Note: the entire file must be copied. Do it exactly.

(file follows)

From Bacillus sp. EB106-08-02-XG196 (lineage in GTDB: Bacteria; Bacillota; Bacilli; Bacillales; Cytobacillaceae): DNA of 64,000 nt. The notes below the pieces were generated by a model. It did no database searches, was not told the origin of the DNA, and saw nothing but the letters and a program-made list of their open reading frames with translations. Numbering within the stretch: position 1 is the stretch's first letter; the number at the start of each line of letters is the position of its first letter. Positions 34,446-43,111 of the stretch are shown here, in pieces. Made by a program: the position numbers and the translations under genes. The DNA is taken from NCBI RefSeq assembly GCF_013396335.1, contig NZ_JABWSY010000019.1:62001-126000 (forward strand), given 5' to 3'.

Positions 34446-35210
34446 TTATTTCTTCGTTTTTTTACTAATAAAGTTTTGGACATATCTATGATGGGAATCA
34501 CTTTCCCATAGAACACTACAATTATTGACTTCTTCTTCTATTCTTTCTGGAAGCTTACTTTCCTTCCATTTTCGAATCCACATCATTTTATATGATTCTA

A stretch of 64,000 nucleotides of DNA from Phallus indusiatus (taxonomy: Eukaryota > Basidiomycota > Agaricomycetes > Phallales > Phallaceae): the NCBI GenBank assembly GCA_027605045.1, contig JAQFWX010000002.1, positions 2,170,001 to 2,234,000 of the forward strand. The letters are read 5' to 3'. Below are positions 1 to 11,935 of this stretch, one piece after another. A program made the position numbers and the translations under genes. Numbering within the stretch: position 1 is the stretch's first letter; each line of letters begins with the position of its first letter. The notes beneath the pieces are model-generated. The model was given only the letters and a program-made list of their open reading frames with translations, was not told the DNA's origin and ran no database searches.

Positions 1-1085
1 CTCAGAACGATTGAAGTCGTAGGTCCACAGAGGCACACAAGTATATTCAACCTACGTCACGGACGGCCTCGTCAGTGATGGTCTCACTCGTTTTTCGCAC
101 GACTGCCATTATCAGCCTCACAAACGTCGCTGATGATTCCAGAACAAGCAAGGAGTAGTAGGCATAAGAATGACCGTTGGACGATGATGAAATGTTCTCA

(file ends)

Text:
From Bacillus sp. EB106-08-02-XG196 (lineage in GTDB: Bacteria; Bacillota; Bacilli; Bacillales; Cytobacillaceae): DNA of 64,000 nt. The notes below the pieces were generated by a model. It did no database searches, was not told the origin of the DNA, and saw nothing but the letters and a program-made list of their open reading frames with translations. Numbering within the stretch: position 1 is the stretch's first letter; the number at the start of each line of letters is the position of its first letter. Positions 34,446-43,111 of the stretch are shown here, in pieces. Made by a program: the position numbers and the translations under genes. The DNA is taken from NCBI RefSeq assembly GCF_013396335.1, contig NZ_JABWSY010000019.1:62001-126000 (forward strand), given 5' to 3'.

Positions 34446-35210
34446 TTATTTCTTCGTTTTTTTACTAATAAAGTTTTGGACATATCTATGATGGGAATCA
34501 CTTTCCCATAGAACACTACAATTATTGACTTCTTCTTCTATTCTTTCTGGAAGCTTACTTTCCTTCCATTTTCGAATCCACATCATTTTATATGATTCTA

A stretch of 64,000 nucleotides of DNA from Phallus indusiatus (taxonomy: Eukaryota > Basidiomycota > Agaricomycetes > Phallales > Phallaceae): the NCBI GenBank assembly GCA_027605045.1, contig JAQFWX010000002.1, positions 2,170,001 to 2,234,000 of the forward strand. The letters are read 5' to 3'. Below are positions 1 to 11,935 of this stretch, one piece after another. A program made the position numbers and the translations under genes. Numbering within the stretch: position 1 is the stretch's first letter; each line of letters begins with the position of its first letter. The notes beneath the pieces are model-generated. The model was given only the letters and a program-made list of their open reading frames with translations, was not told the DNA's origin and ran no database searches.

Positions 1-1085
1 CTCAGAACGATTGAAGTCGTAGGTCCACAGAGGCACACAAGTATATTCAACCTACGTCACGGACGGCCTCGTCAGTGATGGTCTCACTCGTTTTTCGCAC
101 GACTGCCATTATCAGCCTCACAAACGTCGCTGATGATTCCAGAACAAGCAAGGAGTAGTAGGCATAAGAATGACCGTTGGACGATGATGAAATGTTCTCA